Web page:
There are several different subcategories into which Chalet style clocks can be organized, but in general, they feature the scenes from civil life. Anywhere among the richly decorated scenes of one you might be likely to encounter a miller or sawyer about his work, or some villagers leisurely enjoying some authentic German ‘Bier.’ In addition, they typically feature a balcony around which little carven characters dance to the music after the cuckoo chimes.
To further define Chalet style clocks, one can break them down into “Black Forest House”, “Bavarian Beer Garden” and “Swiss Alpine House” styles, each of which has its own subtle characteristics.
Black Forest House style Chalet clocks are just what they sound like. Oftentimes they showcase a private domicile with an overhanging roof. Typically they feature a few scenes from domestic life that would be common in the region and are richly decorated with details of that lifestyle.
Bavarian Beer Garden style clocks, like the former, feature a design that falls into line with the name. They feature denizens of the region enjoying the fine cuisine and company of the region. Characteristically, they depict scenes that one might experience at a Biergarten, including, unsurprisingly, local figures enjoying the brews.
Swiss Alpine House style Chalet clocks usually have very steeply slanted roofs as features of the houses they depict. These roofs would have been common in some alpine regions with heavy snowfall as the sharp angle of the roof would shed snow.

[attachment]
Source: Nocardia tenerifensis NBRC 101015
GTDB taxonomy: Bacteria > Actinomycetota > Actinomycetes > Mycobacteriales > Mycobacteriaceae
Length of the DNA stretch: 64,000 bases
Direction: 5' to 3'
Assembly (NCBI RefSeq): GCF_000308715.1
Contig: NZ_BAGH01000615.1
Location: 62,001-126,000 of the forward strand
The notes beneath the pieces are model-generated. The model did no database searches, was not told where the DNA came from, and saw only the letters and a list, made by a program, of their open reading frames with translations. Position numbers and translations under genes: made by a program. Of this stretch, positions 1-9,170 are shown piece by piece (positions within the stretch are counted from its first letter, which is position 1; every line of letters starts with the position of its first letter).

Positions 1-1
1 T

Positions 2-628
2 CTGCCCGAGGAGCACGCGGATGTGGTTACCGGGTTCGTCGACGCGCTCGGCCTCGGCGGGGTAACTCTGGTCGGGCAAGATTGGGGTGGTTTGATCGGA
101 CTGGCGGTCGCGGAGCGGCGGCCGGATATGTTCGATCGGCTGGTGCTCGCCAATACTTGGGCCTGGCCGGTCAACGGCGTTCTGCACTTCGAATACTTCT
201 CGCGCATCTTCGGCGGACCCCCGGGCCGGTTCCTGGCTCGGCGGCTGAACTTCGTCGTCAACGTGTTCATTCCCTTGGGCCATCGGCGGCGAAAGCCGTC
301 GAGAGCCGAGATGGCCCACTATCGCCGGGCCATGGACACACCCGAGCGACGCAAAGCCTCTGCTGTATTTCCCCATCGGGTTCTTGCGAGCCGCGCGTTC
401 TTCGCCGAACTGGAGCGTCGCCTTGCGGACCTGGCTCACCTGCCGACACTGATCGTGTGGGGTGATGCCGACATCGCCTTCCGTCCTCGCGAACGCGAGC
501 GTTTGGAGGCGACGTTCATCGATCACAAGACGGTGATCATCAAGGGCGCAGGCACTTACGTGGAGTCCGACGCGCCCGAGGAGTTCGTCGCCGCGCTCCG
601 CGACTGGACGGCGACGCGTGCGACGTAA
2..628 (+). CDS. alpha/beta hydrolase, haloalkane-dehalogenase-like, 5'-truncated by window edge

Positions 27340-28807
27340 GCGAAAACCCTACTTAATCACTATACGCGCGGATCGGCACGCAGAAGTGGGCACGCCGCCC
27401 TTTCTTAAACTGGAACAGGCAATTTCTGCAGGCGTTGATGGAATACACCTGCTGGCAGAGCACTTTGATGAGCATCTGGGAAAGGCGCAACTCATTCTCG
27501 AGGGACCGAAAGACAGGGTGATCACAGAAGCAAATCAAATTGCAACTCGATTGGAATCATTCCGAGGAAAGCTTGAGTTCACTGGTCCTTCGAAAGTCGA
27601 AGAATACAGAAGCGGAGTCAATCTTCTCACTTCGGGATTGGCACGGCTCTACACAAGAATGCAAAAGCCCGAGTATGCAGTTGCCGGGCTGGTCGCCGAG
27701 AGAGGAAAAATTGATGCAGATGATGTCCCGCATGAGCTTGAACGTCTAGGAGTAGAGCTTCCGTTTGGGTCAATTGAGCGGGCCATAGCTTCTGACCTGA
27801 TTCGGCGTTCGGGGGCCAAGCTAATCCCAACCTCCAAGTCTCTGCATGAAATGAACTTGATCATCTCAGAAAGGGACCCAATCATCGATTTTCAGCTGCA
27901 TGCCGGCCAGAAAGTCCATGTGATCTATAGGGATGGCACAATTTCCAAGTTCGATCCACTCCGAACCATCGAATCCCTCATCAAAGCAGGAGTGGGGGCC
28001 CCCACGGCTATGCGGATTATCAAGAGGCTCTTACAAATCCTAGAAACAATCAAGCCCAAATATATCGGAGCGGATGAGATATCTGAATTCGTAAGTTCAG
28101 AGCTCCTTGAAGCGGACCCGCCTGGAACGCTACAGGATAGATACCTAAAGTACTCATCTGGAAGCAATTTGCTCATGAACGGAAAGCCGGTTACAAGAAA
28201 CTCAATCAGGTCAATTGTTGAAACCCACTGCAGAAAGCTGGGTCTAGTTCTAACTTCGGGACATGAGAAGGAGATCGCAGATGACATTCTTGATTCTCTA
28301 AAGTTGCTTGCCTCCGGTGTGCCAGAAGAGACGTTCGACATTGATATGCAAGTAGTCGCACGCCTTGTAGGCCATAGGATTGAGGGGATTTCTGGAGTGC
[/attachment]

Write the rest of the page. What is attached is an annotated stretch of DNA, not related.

You can find several examples of each of these styles of Chalet clocks in our online collection, and the best way to pick out the best one for your setting is to get acquainted with the fine designs of some of them. Take a look at our page on Chalet Style Clocks as well as our Guide to Buying a Cuckoo Clock while you’re evaluating your options.
Vintage Style Clocks
While Chalet Style Clocks and Traditional Style Clocks are very popular, there are many other styles of clocks that we offer on our website that follow somewhat different futuristic guidelines.
Vintage reproduction style clocks, also known as Antique reproduction clocks, are clocks that are designed after styles that were once more popular. Many vintage reproduction clocks mimic the styles that were popular in Europe at the same time as the height of popularity of the Baroque and Rococo schools of design. Characterized by extremely fine detailing for its own sake and extremely intricate patterning and carving, Baroque and Rococo clocks are very involved and ornate. You can see some illustrations of some of these clocks on our page of Vintage Reproduction Clocks.
There you will find some elements in common. Extremely fluid, graceful lines and floral motifs are common with these styles of clocks, along with elegant and highly involved patterning that requires immense skill to produce.
Another popular category of vintage reproduction clocks follows a style known as Railroad style clocks. Railroad style clocks are also called Bahnhaus style clocks are so named because they are modeled after railroad gatekeeper houses.